JC: It was perfect, because it sounded like Devo, but it didn’t. People were like, “Is that Devo?” And then they were like, “Oh yeah, it’s perfect, it’s Devo.” It kept what people had in mind about what they think Devo should be without literally being self-parody, or something, which is a good fine line. I don’t think anyone would want Devo to come out and not sound like Devo, at this point. They wouldn’t accept that.

EP: How are you grappling with creating something new for the Devo sound while remaining true to the original direction, philosophy, and rawness?

JC: The way we decided to deal with this was to just use the same process we used in the past for writing, and to see what would happen, because it had been so long since we did that.

EP: The process being what?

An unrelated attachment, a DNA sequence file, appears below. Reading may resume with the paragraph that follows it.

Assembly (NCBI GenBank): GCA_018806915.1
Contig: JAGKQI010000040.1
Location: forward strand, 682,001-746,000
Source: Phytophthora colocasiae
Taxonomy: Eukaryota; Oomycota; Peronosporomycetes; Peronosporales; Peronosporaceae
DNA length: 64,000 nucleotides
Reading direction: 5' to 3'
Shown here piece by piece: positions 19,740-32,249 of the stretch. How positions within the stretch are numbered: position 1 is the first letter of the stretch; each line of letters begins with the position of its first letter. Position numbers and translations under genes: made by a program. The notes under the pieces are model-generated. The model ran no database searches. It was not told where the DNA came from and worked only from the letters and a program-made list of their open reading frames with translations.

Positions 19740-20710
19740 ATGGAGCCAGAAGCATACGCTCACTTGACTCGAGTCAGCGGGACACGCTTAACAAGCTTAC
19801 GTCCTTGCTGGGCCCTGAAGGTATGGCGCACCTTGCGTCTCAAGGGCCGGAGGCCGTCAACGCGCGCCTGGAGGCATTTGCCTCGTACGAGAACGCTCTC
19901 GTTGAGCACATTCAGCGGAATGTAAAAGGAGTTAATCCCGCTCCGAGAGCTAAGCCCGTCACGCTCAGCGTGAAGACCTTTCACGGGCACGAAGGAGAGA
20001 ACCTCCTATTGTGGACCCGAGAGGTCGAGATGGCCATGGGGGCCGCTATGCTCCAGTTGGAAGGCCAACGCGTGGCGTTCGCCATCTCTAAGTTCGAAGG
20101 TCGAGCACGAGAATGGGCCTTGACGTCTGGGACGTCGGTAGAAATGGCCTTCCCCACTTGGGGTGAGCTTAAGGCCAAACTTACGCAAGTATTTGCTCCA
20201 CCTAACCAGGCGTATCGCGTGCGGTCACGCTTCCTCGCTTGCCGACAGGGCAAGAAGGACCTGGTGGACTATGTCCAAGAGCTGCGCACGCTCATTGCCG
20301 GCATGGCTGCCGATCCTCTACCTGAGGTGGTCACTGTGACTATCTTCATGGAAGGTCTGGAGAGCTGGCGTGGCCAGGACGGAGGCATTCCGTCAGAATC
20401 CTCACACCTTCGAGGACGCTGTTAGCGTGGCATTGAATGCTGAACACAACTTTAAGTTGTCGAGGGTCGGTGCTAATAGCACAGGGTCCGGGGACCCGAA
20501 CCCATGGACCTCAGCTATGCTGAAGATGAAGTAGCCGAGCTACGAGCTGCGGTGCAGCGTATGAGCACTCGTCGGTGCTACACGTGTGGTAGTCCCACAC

JC: Everyone contributing ideas, sounds, and musical figures, and only developing the ones that everyone likes. With “Girl U Want,” like so many of our songs, we could tell in the first five seconds that they were recognizable as non-generic. We develop from there. That’s always what I was good at, taking things from different influences. “Whip It” was actually four songs, pieces of tape, and four different time signatures. There was the riff, chorus (a very slow, almost classical piece with no drums), and the bridge was a rock song, and the strange beat was an experiment that the drummer of Captain Beefheart, John French, would hang out with Mark [Mothersbaugh] and jam. A version of that beat that was too jazzy came out of that time. Once we had that beat, I had the idea of taking the other three pieces of music and unifying them. I had these “Whip It” lyrics from my attempt at doing a Thomas Pynchon parody. He did a bunch of parodies in Gravity’s Rainbow, and I liked them so much that I wanted to do one. So for me, “Whip It” was a parody of the whole Horatio Alger “You’re number one, there’s nobody else like you, you can do it” thing.